Not every company has the technology to build the sort of management dashboard that eBay uses to convert the energy consumption profile of its data center into kilowatt-hours per transaction and other business metrics. That's why server and power management company TSO Logic decided to create one of its own.
The company's new Data Center Efficiency Console is the first commercially available energy metrics dashboard. The tool is designed to help non-tech executives and managers better understand specific levels of power associated with running certain applications or business services, said TSO Logic founder and CEO Aaron Rallo.
The dashboard measures performance indicators such as cost per transaction, power usage by power source, average use levels, revenue per server, cost per user and even transactions per kilowatt-hour, much like eBay's Digital Service Efficiency (DSE) dashboard. TSO Logic works with companies to help them fine-tune what's measured into the most appropriate metric for their business.
A tool for those outside the tech world
Facebook is developing similar dashboards for measuring energy and water consumption, and using that data to drive data center capital expenditures. Both eBay and Facebook have published the methodology behind their tools, so that other companies with substantial data centers or cloud computing infrastructures can apply their own scenarios.
TSO's tool, however, could be very useful for companies that rely heavily on data centers but aren't necessarily in the technology business. The console was developed to work with TSO's data information management (DCIM) software, Application-Aware Power Management software, but also can be teamed with similar DCIM technologies and building management systems from other vendors.
"The current and most widely adopted data center metrics only tell half the story when it comes to energy efficiency," said Andrew Donoghue, European research manager for the market research firm 451 Research, in a statement about the new technology. "[The tool] is similar to eBay's DSE approach, but TSO Logic's dashboard is an actual commercial tool."
Rallo declined to offer specific pricing details for TSO Logic's technology, which is licensed on a per-server, per-month basis. But he suggested that the return on investment (ROI) could come within just one month, based on the electricity savings that can be identified.
"It can be implemented without a lot of capital expense or additional pain on the network to include the executives that are paying the bills," he said. "It allows us to engage at a different level within the organization. They can at least factor this data into other business decisions or measure it better so they can reduce energy consumption."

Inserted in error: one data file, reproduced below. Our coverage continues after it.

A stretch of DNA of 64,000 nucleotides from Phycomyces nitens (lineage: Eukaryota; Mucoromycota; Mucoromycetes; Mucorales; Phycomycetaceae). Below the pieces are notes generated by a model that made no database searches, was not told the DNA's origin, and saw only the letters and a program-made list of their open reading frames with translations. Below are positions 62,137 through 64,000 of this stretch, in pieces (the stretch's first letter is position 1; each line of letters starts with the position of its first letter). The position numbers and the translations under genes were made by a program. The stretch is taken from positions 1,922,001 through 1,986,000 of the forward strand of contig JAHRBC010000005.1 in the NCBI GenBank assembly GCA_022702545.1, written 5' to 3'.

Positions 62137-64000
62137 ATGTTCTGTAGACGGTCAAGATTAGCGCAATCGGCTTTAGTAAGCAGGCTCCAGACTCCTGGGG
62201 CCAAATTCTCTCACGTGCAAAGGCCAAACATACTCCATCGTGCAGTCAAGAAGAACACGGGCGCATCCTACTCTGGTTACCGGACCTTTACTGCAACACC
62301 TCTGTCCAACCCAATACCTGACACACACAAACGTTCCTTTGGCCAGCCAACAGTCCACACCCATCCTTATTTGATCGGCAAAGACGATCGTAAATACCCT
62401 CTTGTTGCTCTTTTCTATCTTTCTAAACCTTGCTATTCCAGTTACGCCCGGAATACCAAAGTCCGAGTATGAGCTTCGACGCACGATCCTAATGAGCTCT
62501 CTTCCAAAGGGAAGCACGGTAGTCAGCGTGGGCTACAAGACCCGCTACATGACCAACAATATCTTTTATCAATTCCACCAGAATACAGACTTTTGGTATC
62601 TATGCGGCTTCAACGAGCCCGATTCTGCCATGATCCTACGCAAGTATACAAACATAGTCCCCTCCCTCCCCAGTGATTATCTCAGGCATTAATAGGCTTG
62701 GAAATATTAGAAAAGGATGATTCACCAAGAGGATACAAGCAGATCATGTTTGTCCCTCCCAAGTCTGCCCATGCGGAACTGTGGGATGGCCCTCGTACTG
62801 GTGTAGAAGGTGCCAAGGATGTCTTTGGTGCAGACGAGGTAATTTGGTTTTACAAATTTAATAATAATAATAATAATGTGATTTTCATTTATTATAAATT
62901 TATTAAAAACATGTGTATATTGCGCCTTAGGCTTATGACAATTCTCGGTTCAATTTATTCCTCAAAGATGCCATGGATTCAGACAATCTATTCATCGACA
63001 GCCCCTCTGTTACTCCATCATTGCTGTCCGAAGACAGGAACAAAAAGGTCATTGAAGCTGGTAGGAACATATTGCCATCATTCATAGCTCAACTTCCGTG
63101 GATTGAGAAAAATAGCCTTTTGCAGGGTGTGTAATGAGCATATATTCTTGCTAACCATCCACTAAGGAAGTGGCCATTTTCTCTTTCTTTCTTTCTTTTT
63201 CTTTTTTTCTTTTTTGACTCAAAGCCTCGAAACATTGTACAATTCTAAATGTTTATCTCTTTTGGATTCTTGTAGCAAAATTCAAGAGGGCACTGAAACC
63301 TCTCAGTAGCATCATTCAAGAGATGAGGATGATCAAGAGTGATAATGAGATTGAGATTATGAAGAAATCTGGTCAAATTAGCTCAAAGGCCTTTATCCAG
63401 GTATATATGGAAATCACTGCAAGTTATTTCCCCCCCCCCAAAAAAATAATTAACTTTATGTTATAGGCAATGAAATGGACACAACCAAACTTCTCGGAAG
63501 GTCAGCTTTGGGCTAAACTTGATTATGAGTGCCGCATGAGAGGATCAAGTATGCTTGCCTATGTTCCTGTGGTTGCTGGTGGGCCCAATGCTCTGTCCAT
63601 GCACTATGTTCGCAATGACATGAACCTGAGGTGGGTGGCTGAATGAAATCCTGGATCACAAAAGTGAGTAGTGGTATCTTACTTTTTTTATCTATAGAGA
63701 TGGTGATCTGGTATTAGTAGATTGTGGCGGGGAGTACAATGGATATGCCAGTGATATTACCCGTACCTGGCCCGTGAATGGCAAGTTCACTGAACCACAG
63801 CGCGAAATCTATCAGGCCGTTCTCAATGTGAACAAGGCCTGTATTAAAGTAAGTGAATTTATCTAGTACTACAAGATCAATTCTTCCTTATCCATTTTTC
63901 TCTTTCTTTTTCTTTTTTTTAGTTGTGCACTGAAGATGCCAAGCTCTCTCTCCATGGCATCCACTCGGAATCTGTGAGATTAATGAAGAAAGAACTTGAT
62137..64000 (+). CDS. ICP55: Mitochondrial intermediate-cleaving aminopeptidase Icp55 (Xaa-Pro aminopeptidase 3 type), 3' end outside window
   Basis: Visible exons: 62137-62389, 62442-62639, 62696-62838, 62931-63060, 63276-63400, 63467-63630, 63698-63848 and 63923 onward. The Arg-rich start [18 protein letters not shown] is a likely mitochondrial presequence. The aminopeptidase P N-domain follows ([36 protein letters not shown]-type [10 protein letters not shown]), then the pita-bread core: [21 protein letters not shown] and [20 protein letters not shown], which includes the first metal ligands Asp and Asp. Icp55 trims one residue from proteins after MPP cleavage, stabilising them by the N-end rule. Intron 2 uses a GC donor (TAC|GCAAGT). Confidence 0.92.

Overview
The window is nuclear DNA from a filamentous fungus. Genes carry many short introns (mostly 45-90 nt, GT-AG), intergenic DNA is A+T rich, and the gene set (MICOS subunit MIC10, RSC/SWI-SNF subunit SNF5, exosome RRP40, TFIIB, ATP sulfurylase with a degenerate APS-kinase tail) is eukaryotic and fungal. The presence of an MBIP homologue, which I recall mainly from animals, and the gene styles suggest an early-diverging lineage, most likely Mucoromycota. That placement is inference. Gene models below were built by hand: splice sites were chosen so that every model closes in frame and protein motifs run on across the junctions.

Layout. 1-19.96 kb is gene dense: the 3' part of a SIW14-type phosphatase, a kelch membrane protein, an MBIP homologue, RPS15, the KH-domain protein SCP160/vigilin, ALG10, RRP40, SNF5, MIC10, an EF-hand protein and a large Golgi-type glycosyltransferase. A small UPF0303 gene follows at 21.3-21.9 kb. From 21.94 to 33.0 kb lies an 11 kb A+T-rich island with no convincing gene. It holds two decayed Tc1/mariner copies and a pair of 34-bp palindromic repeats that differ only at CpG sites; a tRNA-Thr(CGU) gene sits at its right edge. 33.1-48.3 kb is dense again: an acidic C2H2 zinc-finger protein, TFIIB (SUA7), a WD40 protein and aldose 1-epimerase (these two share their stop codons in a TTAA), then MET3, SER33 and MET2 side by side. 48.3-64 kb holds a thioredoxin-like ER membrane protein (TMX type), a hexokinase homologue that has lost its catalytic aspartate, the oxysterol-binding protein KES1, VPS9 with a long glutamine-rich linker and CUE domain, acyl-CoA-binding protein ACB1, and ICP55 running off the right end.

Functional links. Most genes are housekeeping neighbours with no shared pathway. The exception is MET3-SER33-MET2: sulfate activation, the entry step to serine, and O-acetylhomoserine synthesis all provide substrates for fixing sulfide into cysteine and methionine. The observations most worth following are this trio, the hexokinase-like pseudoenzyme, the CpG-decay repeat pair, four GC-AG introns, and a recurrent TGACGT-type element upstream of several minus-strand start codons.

Potential dashboard benefits
The idea for the Data Center Efficiency Console was born out of engagements such as TSO Logic's work with Toronto-based Arc Productions. The company uses TSO Logic software to manage the power draw for the data centers it uses to produce massive animation projects, including films such as "Gnomeo & Juliet."
The studio expects to save at least $463,000 in electricity costs over the next five years due to changes it made to better match when its servers are running to when they are really needed for specific work. Arc Productions tends to use its servers sporadically, but even when they're not in use, the equipment can suck up a lot of power. TSO Logic's software is used to shut down servers when they're not in use.
It took Arc Productions about 12 hours to install TSO Logic's new dashboard and get it up and running, Rallo said, but a more complex environment would take longer to set up. "We've tried to make it so that this doesn't have to be an all-or-nothing solution, but just something that can serve as a great ROI analysis for future projects," he said.
For a sense of how this sort of tool might help your own company, consider the example of eBay, which has used its DSE dashboard to drive far deeper employee engagement behind its energy consumption reductions. The company uses its dashboard to publish the least-efficient and most-efficient servers across the company. Last year, one developer discovered that by making a simple change to the amount of server hardware memory allocated to certain cloud services, eBay could shut down 400 servers. The net effect was a $200 million cost avoidance because those servers don't need to be refreshed or replaced.
Photo of servers by Sehenswerk via Shutterstock